Synopsis of the Books of the Bible, by John Nelson Darby, [1857-62], at sacred-texts.com
Up to this all was grace, though there were dependence and conflict. The murmurs of the people had only served to shew the riches of the grace of God, who displayed His sovereignty in giving them all they could desire; which appears so much the more striking, because afterwards the same desires, under the law, brought very bitter chastisements. At length, after this reign of grace, follows the order of divine government, what will be realised in the millennium (chap. 18), where the king in Jeshurun judges in righteousness, establishes order and government, the Gentiles eat and offer sacrifices with Israel, and acknowledge that the God of the Jews is exalted above all gods. All this was the acting of God's grace and power.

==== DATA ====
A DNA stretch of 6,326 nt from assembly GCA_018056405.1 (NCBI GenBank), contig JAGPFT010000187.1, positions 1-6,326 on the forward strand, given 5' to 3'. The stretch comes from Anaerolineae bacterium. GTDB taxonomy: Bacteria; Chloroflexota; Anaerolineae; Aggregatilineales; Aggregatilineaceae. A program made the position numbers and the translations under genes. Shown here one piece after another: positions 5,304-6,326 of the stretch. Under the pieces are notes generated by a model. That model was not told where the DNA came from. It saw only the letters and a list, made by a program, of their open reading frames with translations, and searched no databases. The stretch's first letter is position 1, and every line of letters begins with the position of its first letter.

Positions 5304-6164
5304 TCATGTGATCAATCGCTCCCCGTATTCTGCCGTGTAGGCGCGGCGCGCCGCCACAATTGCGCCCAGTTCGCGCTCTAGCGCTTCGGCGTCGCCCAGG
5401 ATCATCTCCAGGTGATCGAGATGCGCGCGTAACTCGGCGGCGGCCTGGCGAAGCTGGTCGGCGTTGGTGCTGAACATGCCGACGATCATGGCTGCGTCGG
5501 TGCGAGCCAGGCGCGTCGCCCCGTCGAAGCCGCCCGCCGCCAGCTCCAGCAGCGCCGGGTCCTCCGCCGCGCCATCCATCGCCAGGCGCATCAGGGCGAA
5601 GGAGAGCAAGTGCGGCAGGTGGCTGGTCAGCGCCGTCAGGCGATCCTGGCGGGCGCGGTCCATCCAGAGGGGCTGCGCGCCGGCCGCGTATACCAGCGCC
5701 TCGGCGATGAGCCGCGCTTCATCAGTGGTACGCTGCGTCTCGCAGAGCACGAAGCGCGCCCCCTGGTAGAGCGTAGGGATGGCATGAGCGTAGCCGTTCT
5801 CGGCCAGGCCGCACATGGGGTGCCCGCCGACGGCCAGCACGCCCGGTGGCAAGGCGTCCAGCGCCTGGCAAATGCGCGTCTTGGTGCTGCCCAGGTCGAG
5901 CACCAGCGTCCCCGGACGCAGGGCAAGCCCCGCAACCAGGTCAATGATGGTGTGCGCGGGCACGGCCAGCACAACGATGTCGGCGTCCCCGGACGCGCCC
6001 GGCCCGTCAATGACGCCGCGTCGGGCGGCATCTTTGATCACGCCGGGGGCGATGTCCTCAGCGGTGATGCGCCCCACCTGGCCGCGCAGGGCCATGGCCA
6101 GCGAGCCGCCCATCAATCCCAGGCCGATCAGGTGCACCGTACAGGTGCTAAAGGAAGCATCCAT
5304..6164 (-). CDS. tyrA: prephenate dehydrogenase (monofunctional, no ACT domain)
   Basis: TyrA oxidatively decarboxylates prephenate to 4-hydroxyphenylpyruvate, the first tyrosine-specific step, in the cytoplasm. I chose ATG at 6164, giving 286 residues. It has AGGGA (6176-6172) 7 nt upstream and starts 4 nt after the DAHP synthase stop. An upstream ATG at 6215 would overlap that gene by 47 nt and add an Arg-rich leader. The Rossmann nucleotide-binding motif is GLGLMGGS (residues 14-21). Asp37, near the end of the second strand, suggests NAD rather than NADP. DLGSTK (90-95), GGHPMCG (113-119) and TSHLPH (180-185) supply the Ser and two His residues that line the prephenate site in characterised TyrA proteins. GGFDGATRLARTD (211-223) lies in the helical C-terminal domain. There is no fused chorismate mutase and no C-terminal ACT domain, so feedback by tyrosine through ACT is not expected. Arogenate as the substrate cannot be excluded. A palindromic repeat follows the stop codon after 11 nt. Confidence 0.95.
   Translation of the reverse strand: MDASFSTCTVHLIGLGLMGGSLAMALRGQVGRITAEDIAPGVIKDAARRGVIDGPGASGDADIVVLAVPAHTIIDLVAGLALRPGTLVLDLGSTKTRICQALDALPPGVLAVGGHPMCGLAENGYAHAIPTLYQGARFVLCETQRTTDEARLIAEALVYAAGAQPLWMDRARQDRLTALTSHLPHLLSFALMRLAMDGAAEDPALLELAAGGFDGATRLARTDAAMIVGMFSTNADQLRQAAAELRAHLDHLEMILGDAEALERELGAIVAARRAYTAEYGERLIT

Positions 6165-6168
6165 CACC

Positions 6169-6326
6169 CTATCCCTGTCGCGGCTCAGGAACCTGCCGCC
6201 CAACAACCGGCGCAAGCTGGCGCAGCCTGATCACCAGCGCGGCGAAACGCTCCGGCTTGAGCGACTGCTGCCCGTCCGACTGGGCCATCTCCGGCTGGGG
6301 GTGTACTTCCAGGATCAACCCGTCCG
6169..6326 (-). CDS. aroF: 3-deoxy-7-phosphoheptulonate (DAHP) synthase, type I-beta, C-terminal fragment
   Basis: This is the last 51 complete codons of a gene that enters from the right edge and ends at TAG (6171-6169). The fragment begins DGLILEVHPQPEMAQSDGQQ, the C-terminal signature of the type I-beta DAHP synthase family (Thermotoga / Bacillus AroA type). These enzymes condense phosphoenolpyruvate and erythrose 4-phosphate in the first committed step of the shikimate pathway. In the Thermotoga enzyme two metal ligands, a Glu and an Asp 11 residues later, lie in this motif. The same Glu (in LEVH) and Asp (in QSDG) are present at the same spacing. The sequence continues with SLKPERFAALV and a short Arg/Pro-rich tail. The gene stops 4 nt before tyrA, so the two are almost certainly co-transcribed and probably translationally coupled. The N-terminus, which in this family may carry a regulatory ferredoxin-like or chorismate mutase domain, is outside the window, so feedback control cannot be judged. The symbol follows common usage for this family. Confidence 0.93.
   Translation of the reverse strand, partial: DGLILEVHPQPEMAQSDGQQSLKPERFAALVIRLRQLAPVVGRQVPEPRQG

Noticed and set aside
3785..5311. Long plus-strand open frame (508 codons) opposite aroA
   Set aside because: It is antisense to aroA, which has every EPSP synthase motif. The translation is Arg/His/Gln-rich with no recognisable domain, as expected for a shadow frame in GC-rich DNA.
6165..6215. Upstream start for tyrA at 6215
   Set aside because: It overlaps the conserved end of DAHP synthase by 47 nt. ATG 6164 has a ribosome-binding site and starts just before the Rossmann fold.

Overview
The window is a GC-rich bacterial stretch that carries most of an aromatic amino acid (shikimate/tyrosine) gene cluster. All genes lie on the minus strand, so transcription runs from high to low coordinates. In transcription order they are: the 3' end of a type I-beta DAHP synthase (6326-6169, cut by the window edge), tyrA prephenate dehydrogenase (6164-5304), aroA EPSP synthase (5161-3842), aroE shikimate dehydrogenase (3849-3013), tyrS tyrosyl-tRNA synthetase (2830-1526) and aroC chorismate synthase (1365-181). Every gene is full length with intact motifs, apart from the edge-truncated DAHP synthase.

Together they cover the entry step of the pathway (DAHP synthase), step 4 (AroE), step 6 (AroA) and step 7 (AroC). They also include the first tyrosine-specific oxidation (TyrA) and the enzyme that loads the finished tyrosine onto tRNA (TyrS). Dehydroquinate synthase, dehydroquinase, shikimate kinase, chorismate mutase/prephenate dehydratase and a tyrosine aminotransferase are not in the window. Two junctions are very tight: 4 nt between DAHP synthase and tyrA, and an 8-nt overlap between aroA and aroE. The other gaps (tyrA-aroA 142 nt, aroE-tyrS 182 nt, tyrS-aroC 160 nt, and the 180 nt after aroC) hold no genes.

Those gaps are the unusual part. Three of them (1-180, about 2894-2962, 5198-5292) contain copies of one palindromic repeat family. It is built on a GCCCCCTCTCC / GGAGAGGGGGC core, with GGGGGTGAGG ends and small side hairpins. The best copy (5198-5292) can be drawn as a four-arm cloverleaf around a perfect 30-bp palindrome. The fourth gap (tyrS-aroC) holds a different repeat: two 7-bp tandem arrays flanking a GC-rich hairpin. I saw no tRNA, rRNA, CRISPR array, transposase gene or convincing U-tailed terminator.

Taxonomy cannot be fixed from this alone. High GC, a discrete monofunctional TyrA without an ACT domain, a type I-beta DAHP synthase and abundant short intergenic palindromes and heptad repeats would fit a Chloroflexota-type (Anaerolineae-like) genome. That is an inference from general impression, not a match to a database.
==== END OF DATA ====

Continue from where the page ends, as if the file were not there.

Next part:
During the days of the deliverance of Israel Moses's wife had been sent away, as the church during the tribulation, and as the church will appear in the joy of Israel's deliverance, so now Zipporah appears again upon the scene, and we have not only Gershom, "a pilgrim in a foreign land," but a second son, Eliezer; "for," Moses said, "the God of my fathers was mine help, and delivered me from the sword of Pharaoh." The application of this to the future deliverance of Israel is too evident to require any lengthened explanation.